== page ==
Can one large community mural change the neighborhood for the better?
It can when it communicates the vision, values and history of its location. On August 16, Glass House Collective hosted a special ceremony to unveil its collaborative community mural, the largest of its kind in Chattanooga.
Professional artists Shaun LaRose and Rondell Crier led interns, students and residents over a three month time frame to create the larger than life composition, which spans the side of an old bank building at the intersection of Glass Street and North Chamberlain.
Besides adding visual interest, the mural has energized and inspired locals, who regularly stopped by during its creation to give positive feedback. Ultimately, project collaborators hope it will encourage even greater interest and investment in the Glass Street area.
The artists solicited community input to develop the theme of faith, hope, love and empowerment. The mural’s movement and fluidity represents passing those values from one generation to the next. Taking just two months to complete, the mural is a lasting symbol of how collaboration can help paint a new picture for Glass Street.
2 local artists completed the project, Shaun LaRose and Rondell Crier
2 artist interns, Emma Flynn and Miles Freeman
3 artist assistants to the lead artist and interns
12 students from CCS worked over the summer on prepping the wall
4 Glass Street teens worked alongside Rondell in creating the mural
55 paint brushes
250 gallons of paint
Can a splash of paint connect us to a place? Local designers Matt Adams and Nick Turner transformed a blank billboard on Glass Street into an eye-cathcing work of art to prove just that. Ultimately, the goal for the project was to demonstrate how creativity in the public realm drives collaboration and fosters a sense of place. Adams and Turner worked with volunteers to design and fabricate a large-scale stencil for the billboard, at which attendees of the Glass Street LIVE block party threw over 100 water balloons and cups filled with paint. The result was a splashy, vibrant sign that couldn’t be more clear: Glass Street is here.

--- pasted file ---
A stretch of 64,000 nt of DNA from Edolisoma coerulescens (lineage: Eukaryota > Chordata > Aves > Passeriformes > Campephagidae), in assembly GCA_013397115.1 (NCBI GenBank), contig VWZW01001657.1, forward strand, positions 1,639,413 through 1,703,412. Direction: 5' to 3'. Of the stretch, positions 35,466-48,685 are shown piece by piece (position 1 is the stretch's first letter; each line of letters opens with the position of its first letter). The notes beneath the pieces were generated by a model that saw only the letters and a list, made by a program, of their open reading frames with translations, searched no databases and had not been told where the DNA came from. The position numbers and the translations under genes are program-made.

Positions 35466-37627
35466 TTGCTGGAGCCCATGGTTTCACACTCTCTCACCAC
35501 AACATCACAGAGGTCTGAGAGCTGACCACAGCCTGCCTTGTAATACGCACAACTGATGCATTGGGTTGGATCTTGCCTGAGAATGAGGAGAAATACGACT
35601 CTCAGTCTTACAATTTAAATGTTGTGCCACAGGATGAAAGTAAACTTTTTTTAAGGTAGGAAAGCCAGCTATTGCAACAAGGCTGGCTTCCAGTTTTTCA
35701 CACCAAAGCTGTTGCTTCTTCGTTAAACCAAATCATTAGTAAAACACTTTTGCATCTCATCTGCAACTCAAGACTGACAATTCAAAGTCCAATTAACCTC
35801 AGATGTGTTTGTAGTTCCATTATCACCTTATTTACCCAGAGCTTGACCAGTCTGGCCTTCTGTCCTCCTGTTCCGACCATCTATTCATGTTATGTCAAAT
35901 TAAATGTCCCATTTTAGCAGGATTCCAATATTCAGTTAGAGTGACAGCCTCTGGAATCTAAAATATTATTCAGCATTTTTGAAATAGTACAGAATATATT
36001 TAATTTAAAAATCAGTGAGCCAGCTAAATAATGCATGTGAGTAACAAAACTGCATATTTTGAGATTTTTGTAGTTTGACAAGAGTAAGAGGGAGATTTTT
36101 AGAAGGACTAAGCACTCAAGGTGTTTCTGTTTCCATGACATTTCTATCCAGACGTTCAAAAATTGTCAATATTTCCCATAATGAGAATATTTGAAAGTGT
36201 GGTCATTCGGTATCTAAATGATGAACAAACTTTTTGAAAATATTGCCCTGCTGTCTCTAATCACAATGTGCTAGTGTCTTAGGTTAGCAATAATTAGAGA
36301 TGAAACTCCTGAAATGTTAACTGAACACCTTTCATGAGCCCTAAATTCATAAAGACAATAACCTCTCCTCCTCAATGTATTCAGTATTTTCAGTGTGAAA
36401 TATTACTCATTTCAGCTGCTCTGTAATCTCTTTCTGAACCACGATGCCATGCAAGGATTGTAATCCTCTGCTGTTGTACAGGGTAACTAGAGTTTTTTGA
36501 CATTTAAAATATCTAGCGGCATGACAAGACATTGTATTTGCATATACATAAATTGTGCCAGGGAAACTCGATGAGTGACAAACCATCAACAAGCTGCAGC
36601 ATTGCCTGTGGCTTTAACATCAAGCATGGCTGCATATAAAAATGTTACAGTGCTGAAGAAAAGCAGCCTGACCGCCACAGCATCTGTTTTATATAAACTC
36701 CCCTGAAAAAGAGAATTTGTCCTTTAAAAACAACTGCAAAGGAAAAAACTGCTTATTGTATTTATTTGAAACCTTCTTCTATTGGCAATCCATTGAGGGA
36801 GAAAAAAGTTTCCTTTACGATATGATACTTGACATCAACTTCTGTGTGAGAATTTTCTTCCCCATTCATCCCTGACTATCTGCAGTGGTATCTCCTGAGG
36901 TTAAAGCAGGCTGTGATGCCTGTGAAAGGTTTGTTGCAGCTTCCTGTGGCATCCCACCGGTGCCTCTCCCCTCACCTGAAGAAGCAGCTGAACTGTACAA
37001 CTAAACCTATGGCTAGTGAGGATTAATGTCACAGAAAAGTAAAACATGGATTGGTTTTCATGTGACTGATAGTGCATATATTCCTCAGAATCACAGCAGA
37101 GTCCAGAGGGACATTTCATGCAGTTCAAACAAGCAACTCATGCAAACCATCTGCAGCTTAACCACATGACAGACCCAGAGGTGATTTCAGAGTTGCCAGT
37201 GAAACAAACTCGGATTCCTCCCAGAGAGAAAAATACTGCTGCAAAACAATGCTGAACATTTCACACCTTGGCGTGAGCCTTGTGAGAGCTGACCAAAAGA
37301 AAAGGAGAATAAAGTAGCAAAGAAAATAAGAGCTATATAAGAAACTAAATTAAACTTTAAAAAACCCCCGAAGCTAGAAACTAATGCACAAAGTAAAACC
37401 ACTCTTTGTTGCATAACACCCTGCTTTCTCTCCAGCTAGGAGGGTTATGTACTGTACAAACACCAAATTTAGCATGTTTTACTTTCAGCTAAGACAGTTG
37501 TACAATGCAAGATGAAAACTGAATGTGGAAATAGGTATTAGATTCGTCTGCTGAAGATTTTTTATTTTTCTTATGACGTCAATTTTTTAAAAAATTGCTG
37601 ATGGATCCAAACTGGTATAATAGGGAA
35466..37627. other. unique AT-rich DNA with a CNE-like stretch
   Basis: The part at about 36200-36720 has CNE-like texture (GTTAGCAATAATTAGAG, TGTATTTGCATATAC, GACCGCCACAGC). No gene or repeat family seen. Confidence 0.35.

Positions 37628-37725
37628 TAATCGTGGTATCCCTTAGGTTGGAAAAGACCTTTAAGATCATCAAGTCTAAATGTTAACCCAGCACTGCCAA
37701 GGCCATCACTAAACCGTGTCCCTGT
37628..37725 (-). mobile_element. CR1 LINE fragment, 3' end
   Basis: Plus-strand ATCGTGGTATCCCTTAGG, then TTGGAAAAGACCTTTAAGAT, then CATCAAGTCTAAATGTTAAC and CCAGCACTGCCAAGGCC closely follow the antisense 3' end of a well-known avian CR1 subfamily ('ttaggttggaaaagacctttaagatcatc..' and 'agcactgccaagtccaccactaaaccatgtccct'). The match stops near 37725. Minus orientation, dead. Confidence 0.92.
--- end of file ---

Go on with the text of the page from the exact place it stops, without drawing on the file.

Engaged over 35 individuals to reclaim a part of Glass Street.
Youtube Video can be found here.
Can yarn bombing build community? Chattanooga-based artist Olga de Klein uses the art of yarn bombing to create connections between people and place. “Trolley” is a 30-foot wide, 15-foot tall mixed-media mural made of yarn and paint on plywood. Sections of yarn knit by residents and supporters of Glass Street visually represent how individuals, when stitched together, can become something greater than before.
The mural also celebrates the historic East Chattanooga Belt Line Trolley which connected the Glass Farm District to the businesses and attractions downtown in the early 1900s. The trolley is not only a point of connection for places – it connects people. De Klein’s mural is designed to do the same – inviting people to interact with the installation and ultimately one another.
The temporary installation is located at 2442 Glass Street.
14 volunteers engaged in the project
17,151 yards of yarn were used, which translates into about 9.7 miles
1 image of this mural reached more than 2,500 on facebook
More than 100 first-time visitors attracted to Glass Street
Featured on http://www.facebook.com/LionBrandYarns
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